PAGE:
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October 28, 2015

Justin TrudeauI went to Europe for just six days, and by the time I returned the Blue Jays had been turfed out of the playoffs and this guy had been elected as our Prime Minister. (I actually noticed that he was front-center on the cover of the German newspapers.) While I felt surprisingly little despair over the demise of my team, I couldn’t hold off some discouragement in seeing Trudeau and his Liberal Party of Canada sweep into power. He becomes Prime Minister at a time when Canadians are eager for change and when they are eager for someone to lead them into a liberal and licentious future—Trudeau, after all, made the legalization of marijuana one of his key campaign promises and told prospective members of parliament they were not welcome in his party if they are pro-life.

It was a sudden and interesting little realization that drew me out of my despair. I found myself pondering the well-known words of Psalm 146:3-4: “Put not your trust in princes, in a son of man, in whom there is no salvation. When his breath departs, he returns to the earth; on that very day his plans perish.” Here the psalmist admits our temptation to find hope in men, to put our trust in princes and presidents and prime ministers. We know better. We know the futility of trusting in men. But still we are prone to it. Still we do it.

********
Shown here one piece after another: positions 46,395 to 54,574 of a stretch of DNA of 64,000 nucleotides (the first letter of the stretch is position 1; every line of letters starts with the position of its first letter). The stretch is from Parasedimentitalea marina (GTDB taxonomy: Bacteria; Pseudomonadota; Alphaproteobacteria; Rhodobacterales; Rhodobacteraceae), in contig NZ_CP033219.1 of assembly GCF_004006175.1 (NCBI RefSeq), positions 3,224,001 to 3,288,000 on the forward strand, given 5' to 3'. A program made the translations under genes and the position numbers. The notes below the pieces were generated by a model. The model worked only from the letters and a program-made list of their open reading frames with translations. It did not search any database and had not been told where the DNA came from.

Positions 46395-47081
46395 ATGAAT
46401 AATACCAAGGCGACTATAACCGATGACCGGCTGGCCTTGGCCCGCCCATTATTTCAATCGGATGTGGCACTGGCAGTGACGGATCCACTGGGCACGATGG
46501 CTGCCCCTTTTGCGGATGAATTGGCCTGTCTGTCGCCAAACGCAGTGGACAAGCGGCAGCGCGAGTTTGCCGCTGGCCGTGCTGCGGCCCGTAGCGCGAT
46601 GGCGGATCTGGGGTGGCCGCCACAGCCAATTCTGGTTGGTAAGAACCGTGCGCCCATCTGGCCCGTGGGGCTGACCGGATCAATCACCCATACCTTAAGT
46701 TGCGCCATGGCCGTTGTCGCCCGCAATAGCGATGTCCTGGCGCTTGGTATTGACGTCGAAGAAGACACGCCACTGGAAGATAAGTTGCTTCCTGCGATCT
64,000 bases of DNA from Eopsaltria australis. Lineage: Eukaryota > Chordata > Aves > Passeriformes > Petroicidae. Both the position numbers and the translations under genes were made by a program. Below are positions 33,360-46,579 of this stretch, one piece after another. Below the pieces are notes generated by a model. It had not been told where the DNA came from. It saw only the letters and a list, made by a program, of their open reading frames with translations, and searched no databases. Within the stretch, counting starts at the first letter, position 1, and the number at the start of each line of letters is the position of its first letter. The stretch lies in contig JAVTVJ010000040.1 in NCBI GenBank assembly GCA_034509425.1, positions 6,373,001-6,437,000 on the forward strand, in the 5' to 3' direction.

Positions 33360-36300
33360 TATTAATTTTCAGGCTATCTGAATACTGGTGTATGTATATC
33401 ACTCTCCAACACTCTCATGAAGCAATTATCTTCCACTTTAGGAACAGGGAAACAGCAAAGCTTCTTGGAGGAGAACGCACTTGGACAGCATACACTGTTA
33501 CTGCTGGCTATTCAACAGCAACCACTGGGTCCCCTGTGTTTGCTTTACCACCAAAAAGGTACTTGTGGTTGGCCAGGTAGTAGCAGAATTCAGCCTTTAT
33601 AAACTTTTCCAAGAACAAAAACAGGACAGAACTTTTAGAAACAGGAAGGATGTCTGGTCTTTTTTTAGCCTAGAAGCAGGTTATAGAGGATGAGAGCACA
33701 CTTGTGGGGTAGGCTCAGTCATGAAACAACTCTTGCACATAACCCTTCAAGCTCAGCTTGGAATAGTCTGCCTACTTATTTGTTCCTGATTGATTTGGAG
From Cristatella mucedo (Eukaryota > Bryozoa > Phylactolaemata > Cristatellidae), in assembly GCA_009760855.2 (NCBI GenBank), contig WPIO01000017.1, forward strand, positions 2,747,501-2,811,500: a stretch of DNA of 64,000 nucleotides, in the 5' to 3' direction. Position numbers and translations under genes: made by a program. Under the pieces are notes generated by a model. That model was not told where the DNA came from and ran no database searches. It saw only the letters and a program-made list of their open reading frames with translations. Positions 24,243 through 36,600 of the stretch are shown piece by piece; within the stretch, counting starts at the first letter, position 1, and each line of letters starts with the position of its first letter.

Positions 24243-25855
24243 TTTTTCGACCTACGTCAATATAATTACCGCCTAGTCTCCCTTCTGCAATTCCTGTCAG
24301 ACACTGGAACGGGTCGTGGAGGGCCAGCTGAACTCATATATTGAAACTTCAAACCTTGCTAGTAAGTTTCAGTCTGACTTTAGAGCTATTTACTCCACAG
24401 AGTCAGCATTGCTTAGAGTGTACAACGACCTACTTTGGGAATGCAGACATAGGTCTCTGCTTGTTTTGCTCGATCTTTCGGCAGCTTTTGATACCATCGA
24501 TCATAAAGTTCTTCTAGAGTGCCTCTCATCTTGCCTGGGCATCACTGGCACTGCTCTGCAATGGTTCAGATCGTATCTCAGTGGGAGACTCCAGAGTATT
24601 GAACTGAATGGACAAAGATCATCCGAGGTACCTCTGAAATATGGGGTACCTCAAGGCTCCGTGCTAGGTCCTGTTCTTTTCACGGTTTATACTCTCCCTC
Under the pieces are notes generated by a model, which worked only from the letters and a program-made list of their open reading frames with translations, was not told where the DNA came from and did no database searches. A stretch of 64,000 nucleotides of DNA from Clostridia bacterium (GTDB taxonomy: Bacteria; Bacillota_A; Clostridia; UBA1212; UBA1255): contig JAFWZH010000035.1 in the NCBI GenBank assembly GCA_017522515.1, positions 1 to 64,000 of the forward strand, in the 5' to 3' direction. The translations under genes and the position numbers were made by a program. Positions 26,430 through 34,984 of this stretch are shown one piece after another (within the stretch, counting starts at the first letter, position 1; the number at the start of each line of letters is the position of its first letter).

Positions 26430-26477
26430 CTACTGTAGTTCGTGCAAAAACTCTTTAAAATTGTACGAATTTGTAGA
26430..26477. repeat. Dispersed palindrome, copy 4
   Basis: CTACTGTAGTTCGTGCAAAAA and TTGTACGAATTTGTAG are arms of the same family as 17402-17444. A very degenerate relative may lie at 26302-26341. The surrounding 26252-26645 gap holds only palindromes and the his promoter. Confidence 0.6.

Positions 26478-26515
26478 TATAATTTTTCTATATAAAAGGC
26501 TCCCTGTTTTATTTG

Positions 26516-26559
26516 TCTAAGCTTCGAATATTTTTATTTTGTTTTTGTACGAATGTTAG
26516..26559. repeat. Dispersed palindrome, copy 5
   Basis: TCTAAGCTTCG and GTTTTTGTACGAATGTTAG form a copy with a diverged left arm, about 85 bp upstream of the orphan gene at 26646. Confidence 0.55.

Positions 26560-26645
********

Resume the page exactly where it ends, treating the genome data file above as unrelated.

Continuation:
And it struck me that there are two sides to this temptation. The temptation is not only to put my hope in politicians but to put my despair in them as well. I will be tempted not only to find too much joy in the election of the person I voted for, but also to sink too far into despair in the election of the person I did not. Either way, whether I soar too high or sink too low, I am declaring that I have put my trust in a man more than in God. I have forgotten that, ultimately, it is God who rules over and through earthly rulers.

The psalmist gets this. He gets it and pushes back by declaring that our hope is to always be anchored in God: “Blessed is he whose help is the God of Jacob, whose hope is in the LORD his God.” In the rest of the psalm he explains why God and God alone is worthy of our confidence: He is the one who created the world, he is the one who formed humanity, he is the one who sustains all that exists, he is the one who keeps faith, who executes justice, who provides for our needs, who brings the wicked to ruin. He is the one who rules whether through good rulers or bad ones, through the ones I would have chosen and the ones I just can’t stand.

“The LORD will reign forever, your God, O Zion, to all generations. Praise the LORD” (Psalm 146:10)! Even while Justin Trudeau has the next 4 years to advance his agenda, it is the Lord who reigns.